Obviously, most people were not royalty nor nobility. But royal and noble marriages are *extremely* well -documented, and I'm going to assume that any educated person -- even Professor George's wet-behind-the-ears colleagues -- will be familiar with the basics of how they worked. At the upper levels, marriage was *all* about kinship, property, and their intersection, inheritance. Yes, there was "a special link to children": marriage determined children's *status*, their place in the kinship networks that are central to every human society. And all this was bound up inextricably in property.
For instance, in Boswell's Life of Johnson:
I talked of legitimation by subsequent marriage, which obtained in the Roman law, and still obtains in the law of Scotland. JOHNSON. 'I think it a bad thing; because the chastity of women being of the utmost importance, as all property depends upon it, they who forfeit it should not have any possibility of being restored to good character; nor should the children, by an illicit connection, attain the full right of lawful children, by the posteriour consent of the offending parties.In other words, to Johnson marriage was important not because it was good for children, but because children conceived in marriage were good for property, which was good for society.
At another point, Boswell is feeling doubtful about the double standard -- that is, that married women had to be faithful, while married men did not. Johnson
talked of the heinousness of the crime of adultery, by which the peace of families was destroyed. He said, 'Confusion of progeny constitutes the essence of the crime; and therefore a woman who breaks her marriage vows is much more criminal than a man who does it. A man, to be sure, is criminal in the sight of God: but he does not do his wife a very material injury, if he does not insult her; if, for instance, from mere wantonness of appetite, he steals privately to her chambermaid. Sir, a wife ought not greatly to resent this. I would not receive home a daughter who had run away from her husband on that account.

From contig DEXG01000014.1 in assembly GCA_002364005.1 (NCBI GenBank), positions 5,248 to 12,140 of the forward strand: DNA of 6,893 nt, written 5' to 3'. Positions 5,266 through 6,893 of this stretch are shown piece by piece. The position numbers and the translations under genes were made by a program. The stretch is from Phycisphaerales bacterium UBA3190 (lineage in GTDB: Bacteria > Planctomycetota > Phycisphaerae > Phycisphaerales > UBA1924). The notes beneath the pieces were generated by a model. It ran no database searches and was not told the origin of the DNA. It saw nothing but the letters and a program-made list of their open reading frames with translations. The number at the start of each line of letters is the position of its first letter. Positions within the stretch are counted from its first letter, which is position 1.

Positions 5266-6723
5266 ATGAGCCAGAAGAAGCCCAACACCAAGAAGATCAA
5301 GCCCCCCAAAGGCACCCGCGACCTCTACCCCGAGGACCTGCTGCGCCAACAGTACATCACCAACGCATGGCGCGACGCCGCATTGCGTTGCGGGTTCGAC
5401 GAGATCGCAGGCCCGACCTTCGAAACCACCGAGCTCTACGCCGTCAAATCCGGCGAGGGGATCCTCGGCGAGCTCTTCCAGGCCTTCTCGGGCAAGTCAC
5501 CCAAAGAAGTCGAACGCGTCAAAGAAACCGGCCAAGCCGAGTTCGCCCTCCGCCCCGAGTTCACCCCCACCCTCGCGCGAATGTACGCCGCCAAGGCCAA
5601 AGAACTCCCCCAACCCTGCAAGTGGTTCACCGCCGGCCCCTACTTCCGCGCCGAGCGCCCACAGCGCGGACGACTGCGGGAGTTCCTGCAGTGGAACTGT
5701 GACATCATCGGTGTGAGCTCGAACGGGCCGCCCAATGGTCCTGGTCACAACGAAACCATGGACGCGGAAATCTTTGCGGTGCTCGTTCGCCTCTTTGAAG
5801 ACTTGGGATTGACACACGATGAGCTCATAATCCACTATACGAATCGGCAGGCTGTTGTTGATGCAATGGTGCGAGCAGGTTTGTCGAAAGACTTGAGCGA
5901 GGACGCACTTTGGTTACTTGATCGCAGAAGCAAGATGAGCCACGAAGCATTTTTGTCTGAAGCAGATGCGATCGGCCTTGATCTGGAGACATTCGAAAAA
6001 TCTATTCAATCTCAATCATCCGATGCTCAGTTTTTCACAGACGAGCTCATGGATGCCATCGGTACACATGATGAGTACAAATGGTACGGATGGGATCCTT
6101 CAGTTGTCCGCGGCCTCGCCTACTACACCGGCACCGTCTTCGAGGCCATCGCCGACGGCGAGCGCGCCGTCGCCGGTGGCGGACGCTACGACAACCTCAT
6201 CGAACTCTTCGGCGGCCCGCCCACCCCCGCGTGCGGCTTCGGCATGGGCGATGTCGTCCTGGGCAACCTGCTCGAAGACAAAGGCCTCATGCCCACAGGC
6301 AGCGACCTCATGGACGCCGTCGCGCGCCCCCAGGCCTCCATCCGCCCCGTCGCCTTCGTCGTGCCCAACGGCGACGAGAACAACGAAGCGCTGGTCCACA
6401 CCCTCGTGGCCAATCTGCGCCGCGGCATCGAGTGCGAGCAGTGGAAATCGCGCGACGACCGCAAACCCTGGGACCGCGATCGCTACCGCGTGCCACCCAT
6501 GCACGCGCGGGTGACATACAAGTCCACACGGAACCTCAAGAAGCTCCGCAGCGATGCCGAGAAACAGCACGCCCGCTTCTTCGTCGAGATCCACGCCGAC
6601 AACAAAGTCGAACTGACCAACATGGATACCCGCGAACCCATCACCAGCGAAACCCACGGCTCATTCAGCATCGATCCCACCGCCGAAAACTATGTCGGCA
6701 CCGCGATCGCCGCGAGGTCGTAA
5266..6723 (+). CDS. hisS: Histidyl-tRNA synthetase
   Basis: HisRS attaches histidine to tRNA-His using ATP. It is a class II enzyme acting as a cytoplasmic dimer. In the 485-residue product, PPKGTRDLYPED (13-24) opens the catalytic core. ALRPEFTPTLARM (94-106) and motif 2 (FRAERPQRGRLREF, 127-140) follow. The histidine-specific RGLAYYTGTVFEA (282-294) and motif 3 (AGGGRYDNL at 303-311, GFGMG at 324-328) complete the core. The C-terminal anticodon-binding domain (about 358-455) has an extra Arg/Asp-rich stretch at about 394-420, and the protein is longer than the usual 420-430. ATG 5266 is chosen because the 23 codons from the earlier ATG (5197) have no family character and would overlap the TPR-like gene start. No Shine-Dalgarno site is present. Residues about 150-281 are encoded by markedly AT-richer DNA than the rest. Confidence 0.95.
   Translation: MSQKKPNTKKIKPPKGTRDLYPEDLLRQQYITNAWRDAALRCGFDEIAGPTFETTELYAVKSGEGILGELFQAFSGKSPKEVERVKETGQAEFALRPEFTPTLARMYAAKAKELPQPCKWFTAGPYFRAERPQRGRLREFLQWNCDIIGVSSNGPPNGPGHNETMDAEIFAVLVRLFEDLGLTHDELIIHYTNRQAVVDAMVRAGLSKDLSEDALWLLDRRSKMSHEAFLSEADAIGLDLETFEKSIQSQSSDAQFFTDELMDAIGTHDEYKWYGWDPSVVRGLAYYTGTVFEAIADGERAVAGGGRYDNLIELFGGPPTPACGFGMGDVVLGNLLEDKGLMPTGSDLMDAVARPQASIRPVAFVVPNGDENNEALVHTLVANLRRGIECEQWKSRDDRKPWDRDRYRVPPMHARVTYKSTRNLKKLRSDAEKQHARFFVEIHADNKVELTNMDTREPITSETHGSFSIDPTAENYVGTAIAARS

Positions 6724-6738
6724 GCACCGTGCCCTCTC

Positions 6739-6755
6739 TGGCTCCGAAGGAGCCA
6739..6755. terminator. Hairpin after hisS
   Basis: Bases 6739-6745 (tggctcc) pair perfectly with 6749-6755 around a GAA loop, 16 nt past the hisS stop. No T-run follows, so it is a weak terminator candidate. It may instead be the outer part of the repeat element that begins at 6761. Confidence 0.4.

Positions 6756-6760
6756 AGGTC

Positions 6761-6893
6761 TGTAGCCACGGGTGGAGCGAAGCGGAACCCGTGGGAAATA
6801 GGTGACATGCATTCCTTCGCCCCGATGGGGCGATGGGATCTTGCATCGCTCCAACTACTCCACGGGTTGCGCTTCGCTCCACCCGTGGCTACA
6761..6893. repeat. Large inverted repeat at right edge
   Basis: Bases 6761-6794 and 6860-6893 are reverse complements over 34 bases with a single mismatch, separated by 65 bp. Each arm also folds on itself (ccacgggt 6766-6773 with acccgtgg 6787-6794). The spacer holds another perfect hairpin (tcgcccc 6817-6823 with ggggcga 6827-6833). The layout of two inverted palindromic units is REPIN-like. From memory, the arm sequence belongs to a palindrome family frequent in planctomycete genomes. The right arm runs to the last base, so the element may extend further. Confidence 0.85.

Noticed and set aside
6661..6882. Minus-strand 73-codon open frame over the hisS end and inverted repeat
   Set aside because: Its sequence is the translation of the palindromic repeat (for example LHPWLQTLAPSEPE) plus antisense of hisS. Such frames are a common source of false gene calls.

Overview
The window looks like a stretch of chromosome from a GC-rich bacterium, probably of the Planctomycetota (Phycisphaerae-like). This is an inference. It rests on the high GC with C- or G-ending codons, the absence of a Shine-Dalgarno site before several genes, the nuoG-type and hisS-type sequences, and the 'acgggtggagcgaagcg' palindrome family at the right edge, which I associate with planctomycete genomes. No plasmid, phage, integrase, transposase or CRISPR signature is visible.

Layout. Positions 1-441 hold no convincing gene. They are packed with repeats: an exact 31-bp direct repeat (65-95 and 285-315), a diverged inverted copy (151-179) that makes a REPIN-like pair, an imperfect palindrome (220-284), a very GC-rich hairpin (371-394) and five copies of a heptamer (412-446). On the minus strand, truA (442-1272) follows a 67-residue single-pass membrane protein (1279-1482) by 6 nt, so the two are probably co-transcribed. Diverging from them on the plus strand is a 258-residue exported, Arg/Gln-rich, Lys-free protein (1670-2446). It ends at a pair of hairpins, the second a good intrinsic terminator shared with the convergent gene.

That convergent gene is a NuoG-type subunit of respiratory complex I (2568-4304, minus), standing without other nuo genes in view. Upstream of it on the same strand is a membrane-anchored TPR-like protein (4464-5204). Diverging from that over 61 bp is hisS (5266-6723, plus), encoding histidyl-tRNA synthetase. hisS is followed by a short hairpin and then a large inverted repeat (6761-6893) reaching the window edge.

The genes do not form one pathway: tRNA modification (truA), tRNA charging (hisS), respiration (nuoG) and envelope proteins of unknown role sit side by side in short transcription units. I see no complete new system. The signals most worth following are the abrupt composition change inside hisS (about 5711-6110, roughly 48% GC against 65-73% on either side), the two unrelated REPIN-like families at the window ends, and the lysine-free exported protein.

Which brings us to
3. permanence, monogamy, and exclusivity. I hate to break it to Prof. George, but permanence and exclusivity are not part of the social or even legal definition for marriage in the US today. Monogamy (= only one per customer) is, but there are plenty of marriage systems in which that is not the case -- the one in which Jacob, Leah and Rachel lived, for example. To claim that marriages in our system are "more real" than ones in polygamous societies shows IMO a really poor understanding of the term "real".
Contemporary American marriages usually aspire to exclusivity, but that is a recent cultural development compared to the thousands of years over which the institution as we know it has been developing. I'm not referring to exclusivity on the part of the wife, of course, but that of the husband. I don't think male infidelity was considered a devastating blow to a marriage or grounds for divorce in any Western society before the 20th century -- as long as the husband didn't support his other women (and their children) at the same level as his wife or acknowledge them in public, he could dally with whomever he wanted, as Doctor Johnson says above.
I could analyze the rest of this paper in comparable detail, but I don't see the point. Their definition of marriage "points to the conjugal understanding" because it is based on it: it's a nicely circular argument without reference to history, anthropology, or reality. When you choose your premises so badly, your logic train has no where to go but down. Rob Tish at Waking Up Now is heroically going through the whole thing and I can only salute his sacrifice, which I admire but do not seek to emulate.
And yet, Robert George is the best they've got, the guy the New York Times calls this country’s most influential conservative Christian thinker. No wonder, as Fred Clark puts it, that their arguments in the courts sound like [cricket. … cricket. … tumbleweed.].
What's really astounding is that, when I was a youngling, *conservatives* were the ones you could count on to know history and the canon of Western lit; liberals were the ones who said "hey, dude, don't be square." Now it seems as though it's conservatives, the supposed followers of tradition and the wisdom of the past, who know nothing about history. What are they teaching them in these schools?
Some recommended reading for Robert George and his associates:
Thomas Mann's Joseph and His Brothers is a wonderful midrash or fanfic about Jacob, his marriages, and the way his family developed.
I knew to look for quotes in Boswell because of The Family, Sex, and Marriage in England, 1500-1800 by Lawrence Stone.
Project Gutenberg has the complete works of Jane Austen.